Due to the delay to Riders of Rohan and other factors such as the launch of Guild Wars 2, things are very quiet on the Gilrain server at present. A handful of hardcore players remain fine tuning their alts in preparation for October 15th. Others have dusted off their creeps and decamped to the Ettenmoors. The temporary drop in server population has had a big impact upon the games economy. Overall its somewhat sedate at present. So I rolled a new alt on the Bullroarer test server yesterday and spent a while there. As I was not in a hurry, having experienced previous beta builds, I spent a lot of time pondering on what the future holds for LOTRO beyond the release of Riders of Rohan. I thought it may be fun to shares those thoughts.
Firstly, the Bullroarer test server itself is a real eye opener. It requires a separate game client to be downloaded and installed. US players can then use an online facility to copy across a facsimile of a particular character. They can then simply log into the game and proceed straight to the new content. Unfortunately, this service does not work on former EU accounts. However, Turbine have the Eyes and Guard Tavern which allows players to fast path new characters to specific levels or level cap, depending on requirements. It really is an odd experience to be automatically given everything that usually takes you months to acquire. From armour to jewellery as well as all traits, skills and rep. You even get an allowance of Turbine Points and gold. It can take you an hour or so to fine tune your build and craft a few additional items, but it’s a small price to pay in return for a fully specified character.
Every time Turbine increases the level cap in the game, the gap between new players and veterans becomes increasingly wider. Although it is far easier to level theses days, it can still take a substantial amount of time to bring an alt to level cap. I have always thought that Turbine should monetise the facilities at The Eyes and Guard Tavern and feel that this is becoming increasingly relevant. Of course there will be those who will balk at such a concept, but I don’t think at this point in the games lifespan that such objections are invalid. It could prove to be quite lucrative for Turbine and would certainly allow those who are new to the game to participate with their friends immediately. Surely if it increased the customer base then that is a good thing?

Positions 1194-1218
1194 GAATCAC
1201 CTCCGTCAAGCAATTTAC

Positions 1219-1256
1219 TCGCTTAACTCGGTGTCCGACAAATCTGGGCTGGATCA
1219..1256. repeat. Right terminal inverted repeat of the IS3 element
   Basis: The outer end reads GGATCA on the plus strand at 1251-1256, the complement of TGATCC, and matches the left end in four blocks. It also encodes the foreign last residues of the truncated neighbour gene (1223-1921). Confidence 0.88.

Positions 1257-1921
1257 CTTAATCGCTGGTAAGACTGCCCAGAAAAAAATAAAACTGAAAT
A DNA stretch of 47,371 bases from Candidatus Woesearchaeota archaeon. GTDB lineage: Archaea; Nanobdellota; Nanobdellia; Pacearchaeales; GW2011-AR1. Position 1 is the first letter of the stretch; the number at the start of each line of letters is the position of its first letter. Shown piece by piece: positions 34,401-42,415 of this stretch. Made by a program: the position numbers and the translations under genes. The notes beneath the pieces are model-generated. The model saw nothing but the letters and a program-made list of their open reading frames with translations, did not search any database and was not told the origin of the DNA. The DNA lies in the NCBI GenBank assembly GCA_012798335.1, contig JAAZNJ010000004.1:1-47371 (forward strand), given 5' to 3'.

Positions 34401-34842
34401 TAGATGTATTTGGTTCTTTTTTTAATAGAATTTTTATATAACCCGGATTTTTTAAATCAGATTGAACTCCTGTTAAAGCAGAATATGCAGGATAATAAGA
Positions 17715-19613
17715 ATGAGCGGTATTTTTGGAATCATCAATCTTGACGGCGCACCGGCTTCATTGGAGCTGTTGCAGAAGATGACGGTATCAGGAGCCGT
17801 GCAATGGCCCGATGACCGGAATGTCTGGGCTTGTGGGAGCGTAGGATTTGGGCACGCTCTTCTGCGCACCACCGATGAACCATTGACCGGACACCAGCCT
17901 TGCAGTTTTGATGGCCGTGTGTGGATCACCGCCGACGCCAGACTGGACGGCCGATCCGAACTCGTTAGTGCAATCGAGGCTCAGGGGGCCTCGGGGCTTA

Another thing that is always a source of food for thought is the in-game map. Once again it is being revised, reflecting the ongoing changes. The current version available in the latest beta build is a mixture of new and old artwork. It is interesting to note that certain locations have been removed since the last version which accompanied Update 6. The Brown Lands are no longer shown. Only a small percentage of that area was included in Shores of the Anduin. The Emyn Muil have also been deleted. Perhaps Turbine have no plans for that region. It is also curious to see such locations as Dagorlad, Rhun and the Northern Wilderness are still present. This would appear to tie in with Turbines long term road map and offer post “Return of the King” content. Such open landmasses would also lend themselves to mounted combat. It should also be noted that Gondor has never to my knowledge been a feature on the Rhovanion map. Does this mean a third map will be introduced in the future, assuming that the region will make it into the game?
Finally, the success of Riders of Rohan pretty much depends on players enjoyment of mounted combat. It is certainly not mandatory and you can easily progress through the quest content on foot if you prefer. In fact I have seen some player using traditional horses and then dismounting for combat. The benefit of this is that you then have access to a full range of skills. Crowd control on a war steed is mainly about debuffs that restrict or decelerate the target. However, the mounted combat has been developed by Turbine on the assumption that it would amuse and engage the player base. I would therefore surmise that they have gambled on its popularity to the extent that the next lot of raid content may be based around it. Again take a moment to reflect on the wide open spaces on the map reserved for future content. If mounted combat is not met with unanimous approval, what does it mean for the future of the game? Would it require a rethink of the overall game plan and are Turbine in a position to make such a change?
An MMO of LOTROs age has certain advantage as well as disadvantages with regard to its competitors. It is an established title with a fiercely loyal player base, but it also lacks a lot of the “bells and whistles” that newer title have. AoE looting, dynamic content, skills trees and such like are now coming to LOTRO, which I’m sure many will welcome. That helps narrow the gap between LOTRO and other new titles. However, it will take a while to retrofit these mechanics to the older existing content, if Turbine decides to do so. So for the meantime, all the new stuff is effectively going to be specific to Riders of Rohan. It is therefore imperative for Turbine that they get it right when the revised launch date comes around. I wish them luck, because the latest beta build is still work in progress. Mounted combat has certainly improved, but the lag issues, loading delays and screen freezes still need to be addressed. If for whatever reason, this expansion is not fit for purpose on October 15th, it may well prove to be the last. Let us hope that is not the case.